Sprints

JCESR supplements traditional project management approaches using “Sprints.” Sprints are small teams of dedicated researchers formed specifically to solve a select JCESR research challenge within a fixed timeframe.

Using the Sprint approach, JCESR takes a single question from our catalog of prioritized scientific challenges and dedicates a small, multidisciplinary team of 5-15 members to answer it in 6-12 months, enabling us to move forward more rapidly in our research. The Sprint team works on that challenge in close contact with each other, meeting weekly or even daily to discuss their progress and refine their plan.

Once the Sprint is complete, the outcome is documented in our project plan and circulated within JCESR and the broader research community. The resulting new knowledge then informs and inspires subsequent research challenges.

Sprints give early career scientists the opportunity to lead multi-disciplinary, multi-institutional teams, often a formative career experience. It also gives them the chance to meet peers and industry leaders across multiple organizations. This would not be possible using a traditional project management approach.

 

Latest Updates

See All
  • A Message from JCESR Director George Crabtree

    Despite the coronavirus challenges, JCESR continues to push the frontier of energy storage science as we telecommute from home, like much of the nation. We are turning our attention to computation, data analysis and paper writing which continues at a normal or higher pace, enabled … Read More

  • You’re invited: Idaho National Laboratory and JCESR webinar on energy storage (March 18 )

    Electrification is changing the energy landscape of the Mountain West region. While energy storage remains a key enabler to this transformation, infrastructure upgrade and supply chain development will be a key driver for this new economy. Join us on March 18 for a webinar where we’ll … Read More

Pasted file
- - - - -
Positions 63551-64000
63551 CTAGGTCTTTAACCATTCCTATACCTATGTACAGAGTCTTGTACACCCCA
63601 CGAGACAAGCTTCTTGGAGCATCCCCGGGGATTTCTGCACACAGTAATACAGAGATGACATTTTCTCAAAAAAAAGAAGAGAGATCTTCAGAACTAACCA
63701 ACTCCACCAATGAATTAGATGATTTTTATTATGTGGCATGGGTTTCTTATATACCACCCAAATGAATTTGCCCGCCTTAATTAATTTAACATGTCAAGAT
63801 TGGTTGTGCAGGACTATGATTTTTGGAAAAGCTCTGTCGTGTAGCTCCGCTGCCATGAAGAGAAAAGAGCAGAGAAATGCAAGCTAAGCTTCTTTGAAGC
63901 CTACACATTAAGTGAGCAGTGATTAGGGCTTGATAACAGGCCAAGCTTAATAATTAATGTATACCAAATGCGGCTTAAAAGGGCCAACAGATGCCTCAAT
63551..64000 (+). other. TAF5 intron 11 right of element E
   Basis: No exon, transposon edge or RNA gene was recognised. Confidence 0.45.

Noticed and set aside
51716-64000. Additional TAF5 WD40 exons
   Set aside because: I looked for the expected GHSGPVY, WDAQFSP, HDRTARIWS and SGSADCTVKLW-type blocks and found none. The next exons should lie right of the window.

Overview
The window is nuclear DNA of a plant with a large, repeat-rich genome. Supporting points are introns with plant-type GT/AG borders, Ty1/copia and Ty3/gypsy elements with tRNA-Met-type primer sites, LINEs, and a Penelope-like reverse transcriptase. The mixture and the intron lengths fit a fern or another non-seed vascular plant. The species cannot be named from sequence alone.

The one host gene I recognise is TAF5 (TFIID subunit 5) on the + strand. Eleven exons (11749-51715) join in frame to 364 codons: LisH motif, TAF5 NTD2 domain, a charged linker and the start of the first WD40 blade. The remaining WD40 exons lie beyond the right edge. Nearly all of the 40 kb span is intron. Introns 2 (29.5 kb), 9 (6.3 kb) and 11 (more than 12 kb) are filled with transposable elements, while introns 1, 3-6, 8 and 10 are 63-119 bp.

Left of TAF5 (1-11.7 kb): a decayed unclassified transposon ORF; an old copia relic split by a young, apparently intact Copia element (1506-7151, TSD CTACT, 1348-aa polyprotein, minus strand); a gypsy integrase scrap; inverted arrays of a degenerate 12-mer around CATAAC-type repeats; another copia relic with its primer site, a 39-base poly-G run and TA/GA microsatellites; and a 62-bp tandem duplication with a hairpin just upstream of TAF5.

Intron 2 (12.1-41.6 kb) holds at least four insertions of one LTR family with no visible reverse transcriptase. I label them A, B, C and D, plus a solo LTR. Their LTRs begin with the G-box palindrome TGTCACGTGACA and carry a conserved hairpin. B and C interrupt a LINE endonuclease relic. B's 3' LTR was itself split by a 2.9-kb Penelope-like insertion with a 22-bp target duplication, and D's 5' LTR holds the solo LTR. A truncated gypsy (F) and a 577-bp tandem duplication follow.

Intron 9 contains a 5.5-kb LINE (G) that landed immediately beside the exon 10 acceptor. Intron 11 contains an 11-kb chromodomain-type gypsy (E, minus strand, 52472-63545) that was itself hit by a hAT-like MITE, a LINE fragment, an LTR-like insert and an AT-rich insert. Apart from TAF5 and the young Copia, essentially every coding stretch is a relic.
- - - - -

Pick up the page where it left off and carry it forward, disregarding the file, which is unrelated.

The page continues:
• Direct Nano-Synthesis Methods Notably Benefit Mg-Battery Cathode Performance

    A novel Mg cathode material – CuCo2S4 – was identified as a conversion material where direct nano-synthesis was required to provide the best electrochemical performance and deliver 350 mAh·g-1 at 60 °C, a capacity nearly double that of ball-milled material with similar dimensions. Read More

  • Quantifying Capacity Losses due to Solid Electrolyte Interphase Evolution

    We quantified the capacity loss originating in solid electrolyte interphase (SEI) growth during each cycle and extracted the proportionality constant for SEI growth following a parabolic growth law. This continuous SEI growth contributes to the increasing overpotential, leading to capacity fading at a given constant … Read More

  • On Lifetime and Cost of Redox-Active Organics for Aqueous Flow Batteries

    In this viewpoint, we recommend methodology for (1) testing aqueous organic flow batteries to better understand the fade mechanisms and failure modes, and for (2) techno-economic assessment of these batteries that incorporates the costs associated with electrolyte decay and replacement to articulate a feasible design … Read More